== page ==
Shining shoes is — at least locally — a trade of yesteryear. And that’s exactly why Fleming is doing it.
“It’s an honest day’s work,” he said, standing beside a tray of polish and rags. “I’m doing what my father told me to do. He said, ‘When things get tough … get to work.’ So I pulled out this old box.”
Times got tough for Fleming, a chef, when he and his wife relocated from Philadelphia, so he remembered his father’s words.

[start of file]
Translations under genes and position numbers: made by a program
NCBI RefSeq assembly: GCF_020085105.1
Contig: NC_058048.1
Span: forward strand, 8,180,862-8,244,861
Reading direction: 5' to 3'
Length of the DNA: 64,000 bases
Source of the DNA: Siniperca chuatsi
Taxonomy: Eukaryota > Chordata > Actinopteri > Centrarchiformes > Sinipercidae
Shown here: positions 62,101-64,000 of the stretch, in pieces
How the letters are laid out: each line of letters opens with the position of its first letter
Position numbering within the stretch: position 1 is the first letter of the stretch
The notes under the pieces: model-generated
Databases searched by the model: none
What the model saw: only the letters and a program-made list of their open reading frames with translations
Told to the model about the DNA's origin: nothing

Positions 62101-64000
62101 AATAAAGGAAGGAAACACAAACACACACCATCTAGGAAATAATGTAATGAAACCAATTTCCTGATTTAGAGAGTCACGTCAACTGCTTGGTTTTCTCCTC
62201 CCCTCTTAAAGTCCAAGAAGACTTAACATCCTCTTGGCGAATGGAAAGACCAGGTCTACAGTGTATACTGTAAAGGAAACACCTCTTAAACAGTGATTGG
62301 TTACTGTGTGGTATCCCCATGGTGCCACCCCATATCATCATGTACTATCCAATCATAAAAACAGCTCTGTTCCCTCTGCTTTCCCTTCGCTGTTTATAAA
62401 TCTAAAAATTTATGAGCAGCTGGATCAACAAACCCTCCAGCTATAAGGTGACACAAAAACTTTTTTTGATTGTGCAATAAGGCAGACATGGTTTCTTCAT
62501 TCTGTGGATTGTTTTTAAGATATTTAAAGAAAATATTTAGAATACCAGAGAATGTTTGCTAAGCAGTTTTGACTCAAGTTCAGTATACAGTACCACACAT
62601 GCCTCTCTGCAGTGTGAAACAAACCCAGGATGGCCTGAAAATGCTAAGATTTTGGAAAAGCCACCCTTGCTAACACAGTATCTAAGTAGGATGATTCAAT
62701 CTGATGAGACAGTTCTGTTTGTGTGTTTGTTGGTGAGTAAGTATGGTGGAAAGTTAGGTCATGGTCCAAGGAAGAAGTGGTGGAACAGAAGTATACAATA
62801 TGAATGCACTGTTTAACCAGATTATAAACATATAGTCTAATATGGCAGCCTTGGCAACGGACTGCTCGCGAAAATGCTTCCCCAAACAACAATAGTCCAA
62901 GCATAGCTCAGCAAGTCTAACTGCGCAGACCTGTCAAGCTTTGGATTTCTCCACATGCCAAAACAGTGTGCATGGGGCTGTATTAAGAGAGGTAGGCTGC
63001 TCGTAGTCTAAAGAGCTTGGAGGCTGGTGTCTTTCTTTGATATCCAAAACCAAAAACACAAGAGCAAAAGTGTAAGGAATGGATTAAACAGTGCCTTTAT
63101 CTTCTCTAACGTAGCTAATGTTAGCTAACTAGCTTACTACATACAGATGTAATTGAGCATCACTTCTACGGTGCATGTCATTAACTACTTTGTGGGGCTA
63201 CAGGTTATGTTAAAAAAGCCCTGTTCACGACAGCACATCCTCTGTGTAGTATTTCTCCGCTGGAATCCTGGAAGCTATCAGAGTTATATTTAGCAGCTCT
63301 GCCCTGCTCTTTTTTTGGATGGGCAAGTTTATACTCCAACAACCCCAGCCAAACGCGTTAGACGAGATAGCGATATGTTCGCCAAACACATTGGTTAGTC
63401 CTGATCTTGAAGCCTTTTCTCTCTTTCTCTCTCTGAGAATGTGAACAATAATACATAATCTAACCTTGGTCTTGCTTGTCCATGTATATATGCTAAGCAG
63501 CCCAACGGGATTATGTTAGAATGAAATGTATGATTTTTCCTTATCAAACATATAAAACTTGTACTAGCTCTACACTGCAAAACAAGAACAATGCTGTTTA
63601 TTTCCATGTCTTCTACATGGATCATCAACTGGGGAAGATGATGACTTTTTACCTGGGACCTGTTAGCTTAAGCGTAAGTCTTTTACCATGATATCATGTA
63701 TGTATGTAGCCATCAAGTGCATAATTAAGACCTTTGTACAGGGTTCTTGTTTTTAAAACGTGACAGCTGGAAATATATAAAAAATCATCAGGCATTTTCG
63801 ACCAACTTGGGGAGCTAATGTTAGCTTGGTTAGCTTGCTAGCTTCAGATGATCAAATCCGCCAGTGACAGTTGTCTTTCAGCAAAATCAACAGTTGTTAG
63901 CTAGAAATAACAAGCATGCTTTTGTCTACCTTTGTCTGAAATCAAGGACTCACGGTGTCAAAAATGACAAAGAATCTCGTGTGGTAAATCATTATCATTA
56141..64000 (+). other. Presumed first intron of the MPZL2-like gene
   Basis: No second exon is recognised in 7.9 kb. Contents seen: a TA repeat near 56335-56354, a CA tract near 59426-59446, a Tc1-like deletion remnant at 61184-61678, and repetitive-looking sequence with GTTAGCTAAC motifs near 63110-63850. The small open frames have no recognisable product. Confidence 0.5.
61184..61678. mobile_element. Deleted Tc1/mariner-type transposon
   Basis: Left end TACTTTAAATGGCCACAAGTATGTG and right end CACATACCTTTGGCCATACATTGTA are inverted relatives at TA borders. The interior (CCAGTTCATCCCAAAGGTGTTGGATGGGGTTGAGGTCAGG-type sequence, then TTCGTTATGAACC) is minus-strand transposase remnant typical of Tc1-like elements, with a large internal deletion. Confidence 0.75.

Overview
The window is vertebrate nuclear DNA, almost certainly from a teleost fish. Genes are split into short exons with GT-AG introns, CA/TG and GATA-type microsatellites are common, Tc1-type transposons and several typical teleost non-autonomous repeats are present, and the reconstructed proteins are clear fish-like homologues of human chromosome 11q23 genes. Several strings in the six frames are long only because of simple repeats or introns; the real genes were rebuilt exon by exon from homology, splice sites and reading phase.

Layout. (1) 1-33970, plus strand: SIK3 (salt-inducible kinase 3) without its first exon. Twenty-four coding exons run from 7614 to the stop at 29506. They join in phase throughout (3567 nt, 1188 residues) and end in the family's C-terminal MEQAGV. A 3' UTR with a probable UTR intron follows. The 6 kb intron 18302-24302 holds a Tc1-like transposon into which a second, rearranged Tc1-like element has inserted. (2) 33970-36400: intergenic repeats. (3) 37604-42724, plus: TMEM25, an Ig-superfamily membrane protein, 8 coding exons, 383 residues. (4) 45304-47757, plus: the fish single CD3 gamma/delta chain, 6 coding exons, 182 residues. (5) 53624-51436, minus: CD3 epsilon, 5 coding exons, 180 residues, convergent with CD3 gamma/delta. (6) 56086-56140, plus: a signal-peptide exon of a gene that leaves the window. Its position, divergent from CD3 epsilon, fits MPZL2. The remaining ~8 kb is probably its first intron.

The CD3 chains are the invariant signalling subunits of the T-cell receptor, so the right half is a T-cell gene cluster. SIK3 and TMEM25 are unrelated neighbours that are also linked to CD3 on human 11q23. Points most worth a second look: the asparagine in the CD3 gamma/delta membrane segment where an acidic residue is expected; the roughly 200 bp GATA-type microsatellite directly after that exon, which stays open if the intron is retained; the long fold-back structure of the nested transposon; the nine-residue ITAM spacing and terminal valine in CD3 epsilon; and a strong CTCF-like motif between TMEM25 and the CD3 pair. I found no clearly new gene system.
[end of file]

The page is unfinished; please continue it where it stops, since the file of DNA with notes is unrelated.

“It’s one thing I know how to do,” said the 42-year-old Fleming, of York City. “When
it’s time for the rent, I can’t say, ‘I didn’t have a job.'”
Believe it or not, I’m thrilled to hear this. I hate the fact that you can’t get a decent shine anywhere you go anymore. Never mind that I wasn’t alive when you *could* get a shoe shine on every block, I still lament the death of the shoe shine stand. I think I’m going to have to make a coffee and a shine at the market a weekly habit.